First I want to thank you all for welcoming our little grandson into this world. I don't care what anyone else says, it's a kind, loving world. You are all the perfect testimony to that kindness and love. :-)

Many readers shared that this is how they also came into this world...unplanned, unwed, unequipped, unprepared. Many of the people we work with, laugh with, socialize with, study with, worship with came into this world without a plan. Their parents had no plan.

Thank God, He did.

The grandparents fumbled, faltered, worried.

But God had a plan.

God's plan...God's will...was larger than that of His creation. The creator is in total control. We need not worry.

"God created mankind in his image;

in the image of God he created them;
male and female he created them.
God blessed them...
"God looked at everything he had made, and found it to be good." (Genesis 1: 27, 28, 31)

Watching the ultrasound video brings reality into focus. :-)  Life is full of unexpected realities and sometimes you accept them unquestioningly because you know that God's graces are hiding somewhere inside of them.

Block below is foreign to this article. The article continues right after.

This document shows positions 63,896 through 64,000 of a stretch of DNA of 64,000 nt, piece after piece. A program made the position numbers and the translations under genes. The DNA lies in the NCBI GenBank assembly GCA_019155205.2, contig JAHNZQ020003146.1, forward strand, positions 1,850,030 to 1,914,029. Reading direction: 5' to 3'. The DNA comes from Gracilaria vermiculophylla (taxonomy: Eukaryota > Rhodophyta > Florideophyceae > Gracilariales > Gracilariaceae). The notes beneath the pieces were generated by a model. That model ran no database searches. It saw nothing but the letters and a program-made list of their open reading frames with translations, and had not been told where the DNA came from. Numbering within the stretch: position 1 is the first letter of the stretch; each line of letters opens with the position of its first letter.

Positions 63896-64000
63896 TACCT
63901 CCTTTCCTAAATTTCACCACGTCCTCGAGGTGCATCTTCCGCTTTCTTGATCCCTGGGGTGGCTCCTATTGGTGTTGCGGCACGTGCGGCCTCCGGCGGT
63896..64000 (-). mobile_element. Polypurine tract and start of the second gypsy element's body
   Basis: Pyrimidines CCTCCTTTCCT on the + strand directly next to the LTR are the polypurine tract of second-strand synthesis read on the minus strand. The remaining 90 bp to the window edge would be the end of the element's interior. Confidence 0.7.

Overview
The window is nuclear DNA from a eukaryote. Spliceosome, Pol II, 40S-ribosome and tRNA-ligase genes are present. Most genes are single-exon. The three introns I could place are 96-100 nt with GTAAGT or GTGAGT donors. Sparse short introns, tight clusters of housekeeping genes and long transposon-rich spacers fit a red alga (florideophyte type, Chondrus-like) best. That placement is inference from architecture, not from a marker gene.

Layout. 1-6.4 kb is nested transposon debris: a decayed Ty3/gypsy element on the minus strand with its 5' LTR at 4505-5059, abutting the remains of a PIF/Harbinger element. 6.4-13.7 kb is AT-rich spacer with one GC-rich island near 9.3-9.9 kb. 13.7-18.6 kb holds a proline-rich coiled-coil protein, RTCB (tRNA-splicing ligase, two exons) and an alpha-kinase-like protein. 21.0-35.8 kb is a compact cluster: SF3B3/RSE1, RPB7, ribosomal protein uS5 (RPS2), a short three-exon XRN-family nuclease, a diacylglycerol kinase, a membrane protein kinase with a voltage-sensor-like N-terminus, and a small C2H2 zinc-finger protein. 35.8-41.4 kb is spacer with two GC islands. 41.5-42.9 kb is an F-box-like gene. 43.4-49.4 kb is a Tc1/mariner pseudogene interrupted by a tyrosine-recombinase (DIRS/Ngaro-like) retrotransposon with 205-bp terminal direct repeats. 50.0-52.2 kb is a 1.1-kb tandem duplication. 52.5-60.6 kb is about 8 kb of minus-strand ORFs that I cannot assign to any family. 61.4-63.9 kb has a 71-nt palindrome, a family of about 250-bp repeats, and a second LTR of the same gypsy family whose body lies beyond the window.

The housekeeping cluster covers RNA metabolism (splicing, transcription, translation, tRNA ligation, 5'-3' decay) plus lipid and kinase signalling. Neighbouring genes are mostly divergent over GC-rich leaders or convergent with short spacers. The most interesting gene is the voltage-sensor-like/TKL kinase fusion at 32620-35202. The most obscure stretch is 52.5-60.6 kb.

If not His graces then, for sure, His will.

"Nothing can come but what God wills. And I am very sure that whatever that may be, however bad it may seem, it shall indeed be the best."
-St. Thomas More, from a letter written in prison to his daughter

So many of you shared your stories with me and how God's plan has worked for the good, worked towards His glory. I appreciate all of you who shared. Your words mentored me and my family with much grace and love and wisdom.

Many shared hidden confidences...hidden graces yet unveiled. I hold each one close to my heart and in my daily prayers. 2013 will find our lives a little fuller, a littler wiser, and more in love with that grace than we are today.

As parents we are chosen to co-create with God.
As humans we sin and our Father reaches out, embraces us, and forgives us.
As parents, our children sin and God again reaches out and asks us to become like Him. We become His hands, His feet, His arms, His legs, His lips, His ears.

Only this time, He takes our sin and replaces it with His image and likeness.

Have you thought of that? Realized that? When we sin, we are sinning against the person of God right there before us. We are attempting to destroy His image, His likeness. And He places that image right back into our waiting, open arms. A hidden grace.

Are we open to the gift? To the image? To the life of God breathed into us through the very bones of our children and grandchildren? It's a chance...a feel as God feels, to touch as God touches, to see as God sees, to love as God loves.